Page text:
Ferguson installed amid ALP factional deals
By Dave Mizon
MELBOURNE — The factional brawls over the ALP national executive's decision to install ACTU president Martin Ferguson in the federal seat of Batman have highlighted, once again, how undemocratic the Labor Party is.
After five weeks of spectacular ALP-style wheeling and dealing, the two other candidates, Jenny Mikakos from the Pledge and Theo Theophanous from the Socialist Left factions stood aside in favour of Ferguson. Despite claims by both candidates that national intervention was a threat to ALP unity, neither has announced their resignation.
Since Batman is a safe Labor seat and ALP politicians are not recallable, factional leaders knew that whoever won the preselection battle would stand a good chance of a long-term, well-paid parliamentary career.
A deal between the "left" and right factions ensured that only "left" candidates would stand. In Victoria, the "left" is split into two factions, and both the Socialist Left and Pledge groups stood a candidate.
Because sub-branches participate in the preselection vote, each candidate attempts to gain control over as many sub-branches as possible. The candidates join up as many people as they can, usually on an apolitical basis such as "Vote for me, I'm Greek (Italian, Turkish, etc). I know what Greek (Italian, Turkish, etc) Australians need".
Five weeks ago, when Ferguson announced his candidacy, this frenzied factional preparation came to an abrupt halt when the ALP's national leadership began pressuring the factions to withdraw their candidates.
The PM and the ALP national secretary promised that, if necessary, they would intervene to secure the seat for Ferguson. Ferguson, they said, was the person for the job: already a national media figure, his proven record in implementing ALP policy in the ACTU meant that he was the "stand-out" candidate.
While the "left" made plenty of noise about democracy and the rights of local members, it took no action. In return for their "sacrifice", Mikakos and Theophanous have been promised rewards come future preselections. In the meantime, Mikakos is to be made ALP state president.
The Batman debacle reveals that the ALP factions are not about political issues, but career moves. Theophanous, a Victorian state parliamentarian, was a co-author, with opposition leader John Brumby, of the Victorian ALP's "fiscal responsibility" document. Released late last year, it promised Kennett-style policies if elected.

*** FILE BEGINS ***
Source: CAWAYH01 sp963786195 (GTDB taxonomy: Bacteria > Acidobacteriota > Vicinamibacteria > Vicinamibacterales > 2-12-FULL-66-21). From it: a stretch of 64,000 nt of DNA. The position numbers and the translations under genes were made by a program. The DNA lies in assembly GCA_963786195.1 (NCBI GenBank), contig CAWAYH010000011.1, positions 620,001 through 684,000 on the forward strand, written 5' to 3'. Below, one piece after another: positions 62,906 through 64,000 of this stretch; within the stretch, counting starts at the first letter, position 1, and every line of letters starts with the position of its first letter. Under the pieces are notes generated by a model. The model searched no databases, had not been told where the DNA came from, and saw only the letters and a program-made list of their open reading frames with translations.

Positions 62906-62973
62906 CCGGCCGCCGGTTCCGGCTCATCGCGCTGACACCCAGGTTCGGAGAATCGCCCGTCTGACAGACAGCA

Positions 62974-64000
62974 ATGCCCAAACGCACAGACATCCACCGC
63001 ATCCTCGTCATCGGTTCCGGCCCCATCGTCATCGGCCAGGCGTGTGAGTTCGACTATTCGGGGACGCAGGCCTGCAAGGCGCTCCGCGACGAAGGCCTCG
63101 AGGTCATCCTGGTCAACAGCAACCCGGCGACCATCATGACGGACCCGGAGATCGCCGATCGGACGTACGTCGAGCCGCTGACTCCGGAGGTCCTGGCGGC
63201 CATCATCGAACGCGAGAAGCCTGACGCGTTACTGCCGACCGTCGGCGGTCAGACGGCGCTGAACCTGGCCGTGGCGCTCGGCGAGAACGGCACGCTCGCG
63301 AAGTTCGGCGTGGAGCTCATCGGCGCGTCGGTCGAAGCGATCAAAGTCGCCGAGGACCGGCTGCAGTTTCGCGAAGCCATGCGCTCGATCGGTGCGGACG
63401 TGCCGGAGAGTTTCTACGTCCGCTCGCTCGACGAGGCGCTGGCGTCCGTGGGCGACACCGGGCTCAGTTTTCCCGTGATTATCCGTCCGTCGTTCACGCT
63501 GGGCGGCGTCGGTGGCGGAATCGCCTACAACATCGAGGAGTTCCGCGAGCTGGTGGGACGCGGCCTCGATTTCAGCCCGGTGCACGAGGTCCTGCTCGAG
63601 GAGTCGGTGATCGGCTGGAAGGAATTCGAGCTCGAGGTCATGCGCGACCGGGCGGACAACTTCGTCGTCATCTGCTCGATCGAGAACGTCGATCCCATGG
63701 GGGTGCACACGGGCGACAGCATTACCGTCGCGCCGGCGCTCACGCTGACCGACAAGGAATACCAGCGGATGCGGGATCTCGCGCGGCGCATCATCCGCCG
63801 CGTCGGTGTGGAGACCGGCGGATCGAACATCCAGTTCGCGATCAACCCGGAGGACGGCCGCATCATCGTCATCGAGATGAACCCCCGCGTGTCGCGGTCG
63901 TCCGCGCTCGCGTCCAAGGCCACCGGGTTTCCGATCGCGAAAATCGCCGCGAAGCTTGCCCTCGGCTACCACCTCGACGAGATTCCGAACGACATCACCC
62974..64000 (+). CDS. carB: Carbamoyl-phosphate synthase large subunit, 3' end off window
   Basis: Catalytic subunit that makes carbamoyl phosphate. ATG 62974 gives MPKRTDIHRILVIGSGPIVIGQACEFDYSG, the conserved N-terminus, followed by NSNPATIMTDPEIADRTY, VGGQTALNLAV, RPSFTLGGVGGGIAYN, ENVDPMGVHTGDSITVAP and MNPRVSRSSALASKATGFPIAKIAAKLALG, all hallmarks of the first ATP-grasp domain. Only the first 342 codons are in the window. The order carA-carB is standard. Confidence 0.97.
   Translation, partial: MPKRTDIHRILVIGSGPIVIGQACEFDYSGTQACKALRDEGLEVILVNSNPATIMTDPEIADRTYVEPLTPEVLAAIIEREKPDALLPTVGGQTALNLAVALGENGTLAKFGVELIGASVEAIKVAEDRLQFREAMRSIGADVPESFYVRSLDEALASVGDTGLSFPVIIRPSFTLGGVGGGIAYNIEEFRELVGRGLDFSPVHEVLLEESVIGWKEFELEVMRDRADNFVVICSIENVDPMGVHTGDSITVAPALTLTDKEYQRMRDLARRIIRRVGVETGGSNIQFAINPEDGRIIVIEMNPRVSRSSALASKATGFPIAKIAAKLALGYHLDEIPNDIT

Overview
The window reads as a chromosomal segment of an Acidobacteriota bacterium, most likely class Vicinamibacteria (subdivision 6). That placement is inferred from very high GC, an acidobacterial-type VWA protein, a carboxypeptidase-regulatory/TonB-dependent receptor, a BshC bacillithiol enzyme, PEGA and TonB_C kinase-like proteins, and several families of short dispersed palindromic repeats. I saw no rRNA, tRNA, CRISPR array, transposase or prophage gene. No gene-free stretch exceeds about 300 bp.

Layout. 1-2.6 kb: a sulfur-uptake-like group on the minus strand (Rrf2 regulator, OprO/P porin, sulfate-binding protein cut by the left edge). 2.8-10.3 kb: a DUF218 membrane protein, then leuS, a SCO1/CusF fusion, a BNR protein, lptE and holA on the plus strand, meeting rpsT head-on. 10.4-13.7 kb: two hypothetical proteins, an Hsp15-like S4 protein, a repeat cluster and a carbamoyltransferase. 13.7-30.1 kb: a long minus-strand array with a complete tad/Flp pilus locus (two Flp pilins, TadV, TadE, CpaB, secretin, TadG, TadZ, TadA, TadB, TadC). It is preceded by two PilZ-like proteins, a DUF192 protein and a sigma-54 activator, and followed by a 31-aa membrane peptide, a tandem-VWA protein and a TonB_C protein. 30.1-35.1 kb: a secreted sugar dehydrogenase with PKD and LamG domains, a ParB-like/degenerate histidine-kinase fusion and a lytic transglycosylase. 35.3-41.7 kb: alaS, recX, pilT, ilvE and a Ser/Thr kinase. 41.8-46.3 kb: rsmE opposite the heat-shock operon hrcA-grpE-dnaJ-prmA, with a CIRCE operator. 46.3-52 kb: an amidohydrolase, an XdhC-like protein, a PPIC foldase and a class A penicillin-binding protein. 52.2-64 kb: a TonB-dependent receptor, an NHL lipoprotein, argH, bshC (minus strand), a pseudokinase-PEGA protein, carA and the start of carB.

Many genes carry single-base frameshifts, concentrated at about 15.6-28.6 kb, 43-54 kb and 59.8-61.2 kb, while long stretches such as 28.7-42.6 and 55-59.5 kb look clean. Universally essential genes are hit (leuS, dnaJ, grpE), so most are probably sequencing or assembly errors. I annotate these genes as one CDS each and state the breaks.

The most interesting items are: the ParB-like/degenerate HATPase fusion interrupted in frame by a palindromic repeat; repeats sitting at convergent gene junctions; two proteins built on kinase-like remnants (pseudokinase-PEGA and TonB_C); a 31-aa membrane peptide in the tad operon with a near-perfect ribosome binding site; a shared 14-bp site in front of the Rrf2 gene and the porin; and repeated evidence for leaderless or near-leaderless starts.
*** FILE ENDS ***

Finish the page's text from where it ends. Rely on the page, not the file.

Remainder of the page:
The claim by Theophanous that Greeks would be unfairly treated if a Greek candidate didn't win, was simply designed to stir up a support base.
The other issue raised by the Batman faction fight was the contempt of ALP power brokers for last year's ALP conference decision that 35% of preselections for safe seats go to women.
Initially, Mikakos campaigned strongly on affirmative action. However, when it was clear that her career would be jeopardised if she didn't stand aside, she stepped back.
Neither of the former candidates had anything critical to say about Ferguson's role in implementing wage cuts through Labor's Accord. As ACTU president since 1990, Ferguson has presided over the introduction of enterprise bargaining, a decline in work conditions, a massive shift from wages to profits and an acceleration in the decline of union membership.
Ferguson's candidature underscores the relationship between the ALP and the ACTU. Many ALP parliamentarians are former leaders of the ACTU: in 1981 Bob Hawke, then ACTU president, became opposition spokesperson on industrial relations; Ralph Willis, the current treasurer, left the ACTU for parliament in 1972; and Simon Crean moved from ACTU president to junior ALP minister in 1990.
The ALP machine pushed local candidates aside for Hawke and Crean, for the same reasons it did for Ferguson. The only difference this time was the very public nature of the whole undemocratic process.
The one thing the Batman debacle did successfully was to further expose the real nature of the so-called lefts inside the ALP.